1. Summary Judgment Standard

Summary judgment is appropriate where "the pleadings, depositions, answers to interrogatories and admissions on file, together with affidavits, if any, show that there is no genuine issue as to any material fact and that the moving party is entitled to judgment as a matter of law." Fed.R.Civ.P. 56(c). In testing whether the movant has met this burden, the Court must resolve all ambiguities against the movant. Lopez v. S.B. Thomas, Inc., 831 F.2d 1184, 1187 (2d Cir. 1987) (citing United States v. Diebold, Inc., 369 U.S. 654, 655, 82 S.Ct. 993, 994, 8 L.Ed.2d 176 (1962)).

The moving party bears the initial burden of demonstrating the absence of a genuine issue of material fact. Adickes v. S.H. Kress and Co., 398 U.S. 144, 157, 90 S.Ct. 1598, 1608, 26 L.Ed.2d 142 (1970). The movant may discharge this burden by demonstrating to the Court that there is an absence of evidence to support the non-moving party's case on which that party would have the burden of proof at trial. Celotex Corp. v. Catrett, 477 U.S. 317, 323, 106 S.Ct. 2548, 2553, 91 L.Ed.2d 265 (1986).*fn12 The non-moving party then has the burden of coming forward with "specific facts showing that there is a genuine issue for trial." Fed.R.Civ.P. 56(e). The non-movant must "do more than simply show that there is some metaphysical doubt as to the material facts." Matsushita Electric Industrial Co. v. Zenith Radio Corp., 475 U.S. 574, 586, 106 S.Ct. 1348, 1355-56, 89 L.Ed.2d 538 (1986). Speculation, conclusory allegations and mere denials are not enough to raise genuine issues of fact. To avoid summary judgment, enough evidence must favor the non-moving party's case such that a jury could return a verdict in its favor. See Anderson v. Liberty Lobby, 477 U.S. 242, 248, 106 S.Ct. 2505, 2509, 91 L.Ed.2d 202 (1986) (interpreting the "genuineness" requirement).

Where the sole question presented on a motion for summary judgment is the interpretation of a clear and unambiguous written agreement, the issue is one of law for the court and may be decided upon a motion for summary judgment. See Tokio Marine & Fire Ins. Co., Ltd. v. McDonnell Douglas Corp., 617 F.2d 936 (2d Cir. 1980); West, Weir & Bartel, Inc. v. Mary Carter Paint Co., 25 N.Y.2d 535, 307 N YS.2d 449, 255 N.E.2d 709 (1969); Pharmaceutical Horizons, Inc. v. Sterling Drugs, Inc., 127 A.D.2d 514, 512 N.Y.S.2d 30 (1st Dept. 1987).*fn13 Summary judgment is normally inappropriate when a contract term is ambiguous because a triable issue of fact usually exists as to its interpretation. See Leberman v. John Blair & Co., 880 F.2d 1555 (2d Cir. 1989); Rothenberg v. Lincoln Farm Camp, Inc., 755 F.2d 1017, 1019 (2d Cir. 1985). Thus, if there is conflicting evidence regarding the parties' intent, the district Court may only identify the issues at the summary judgment stage, not resolve them. See Schering Corp. v. Home Ins. Co., 712 F.2d 4, 9-10 (2d Cir. 1983). When the parties' intent is unclear, summary judgment may nevertheless be warranted when the parties do not present conflicting evidence of intent or when the movant presents evidence which is uncontradicted.See Burger King Corp. v. Horn & Hardart Co., 893 F.2d 525 (2d Cir. 1990).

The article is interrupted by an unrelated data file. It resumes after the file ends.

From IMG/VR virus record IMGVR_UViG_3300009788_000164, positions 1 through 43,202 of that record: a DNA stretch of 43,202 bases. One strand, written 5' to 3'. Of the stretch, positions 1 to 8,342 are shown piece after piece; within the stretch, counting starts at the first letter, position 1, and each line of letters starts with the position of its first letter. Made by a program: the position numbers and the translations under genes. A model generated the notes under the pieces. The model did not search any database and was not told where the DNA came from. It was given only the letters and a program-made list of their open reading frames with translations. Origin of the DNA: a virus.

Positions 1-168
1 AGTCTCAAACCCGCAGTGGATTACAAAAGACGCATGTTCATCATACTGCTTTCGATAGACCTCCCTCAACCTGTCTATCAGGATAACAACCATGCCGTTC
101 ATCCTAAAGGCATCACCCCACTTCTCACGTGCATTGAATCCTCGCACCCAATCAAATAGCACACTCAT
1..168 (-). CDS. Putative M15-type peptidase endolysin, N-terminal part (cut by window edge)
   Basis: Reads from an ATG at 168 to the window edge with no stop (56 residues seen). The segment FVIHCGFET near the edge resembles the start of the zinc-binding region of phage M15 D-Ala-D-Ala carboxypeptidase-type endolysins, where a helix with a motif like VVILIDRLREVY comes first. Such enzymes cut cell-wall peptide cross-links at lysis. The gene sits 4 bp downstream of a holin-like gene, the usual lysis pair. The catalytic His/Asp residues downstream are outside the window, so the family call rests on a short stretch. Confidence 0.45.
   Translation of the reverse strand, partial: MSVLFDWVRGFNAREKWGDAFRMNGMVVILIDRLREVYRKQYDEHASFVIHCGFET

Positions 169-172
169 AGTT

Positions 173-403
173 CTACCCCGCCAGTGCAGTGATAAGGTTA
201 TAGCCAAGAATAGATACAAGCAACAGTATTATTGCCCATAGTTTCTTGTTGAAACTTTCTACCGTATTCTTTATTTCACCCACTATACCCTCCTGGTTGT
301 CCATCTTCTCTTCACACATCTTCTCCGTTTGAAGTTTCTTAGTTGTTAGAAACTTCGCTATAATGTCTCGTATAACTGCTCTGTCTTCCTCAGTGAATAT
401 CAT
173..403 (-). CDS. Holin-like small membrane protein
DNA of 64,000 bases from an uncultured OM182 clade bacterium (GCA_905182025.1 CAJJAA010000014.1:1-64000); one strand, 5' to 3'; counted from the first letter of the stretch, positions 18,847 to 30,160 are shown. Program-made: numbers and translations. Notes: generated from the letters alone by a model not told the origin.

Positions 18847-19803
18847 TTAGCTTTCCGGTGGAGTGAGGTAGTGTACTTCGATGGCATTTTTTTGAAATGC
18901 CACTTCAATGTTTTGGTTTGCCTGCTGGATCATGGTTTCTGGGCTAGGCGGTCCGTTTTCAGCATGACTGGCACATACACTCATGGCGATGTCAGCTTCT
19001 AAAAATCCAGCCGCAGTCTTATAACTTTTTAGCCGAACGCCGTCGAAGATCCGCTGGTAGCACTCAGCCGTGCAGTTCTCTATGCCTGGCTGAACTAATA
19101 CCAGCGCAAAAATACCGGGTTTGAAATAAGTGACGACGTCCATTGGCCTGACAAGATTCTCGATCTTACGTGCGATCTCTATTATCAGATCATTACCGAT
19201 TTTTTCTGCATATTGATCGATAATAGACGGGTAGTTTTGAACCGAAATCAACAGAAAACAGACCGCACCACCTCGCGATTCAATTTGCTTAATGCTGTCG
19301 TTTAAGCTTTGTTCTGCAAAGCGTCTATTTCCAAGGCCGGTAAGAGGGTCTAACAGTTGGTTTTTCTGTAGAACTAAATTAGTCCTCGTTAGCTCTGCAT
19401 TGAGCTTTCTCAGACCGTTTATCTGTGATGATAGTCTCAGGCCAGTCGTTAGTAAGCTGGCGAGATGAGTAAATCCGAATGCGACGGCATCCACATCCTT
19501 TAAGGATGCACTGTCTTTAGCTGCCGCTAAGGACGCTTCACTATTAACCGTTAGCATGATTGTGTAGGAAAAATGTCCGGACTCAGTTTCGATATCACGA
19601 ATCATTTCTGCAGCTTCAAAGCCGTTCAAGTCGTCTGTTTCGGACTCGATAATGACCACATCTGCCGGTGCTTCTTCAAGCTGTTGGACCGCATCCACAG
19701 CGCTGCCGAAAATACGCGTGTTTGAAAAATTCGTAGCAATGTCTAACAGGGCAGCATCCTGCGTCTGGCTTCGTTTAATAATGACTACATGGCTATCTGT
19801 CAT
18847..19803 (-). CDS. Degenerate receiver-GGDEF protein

2. Construction of the Security Agreement